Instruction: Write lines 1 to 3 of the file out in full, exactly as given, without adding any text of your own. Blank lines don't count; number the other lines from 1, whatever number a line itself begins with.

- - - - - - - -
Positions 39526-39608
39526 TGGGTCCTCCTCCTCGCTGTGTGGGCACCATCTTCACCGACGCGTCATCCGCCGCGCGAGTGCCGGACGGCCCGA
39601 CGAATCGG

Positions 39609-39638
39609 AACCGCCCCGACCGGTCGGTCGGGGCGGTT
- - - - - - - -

Positions 39526-39608
39526 TGGGTCCTCCTCCTCGCTGTGTGGGCACCATCTTCACCGACGCGTCATCCGCCGCGCGAGTGCCGGACGGCCCGA
39601 CGAATCGG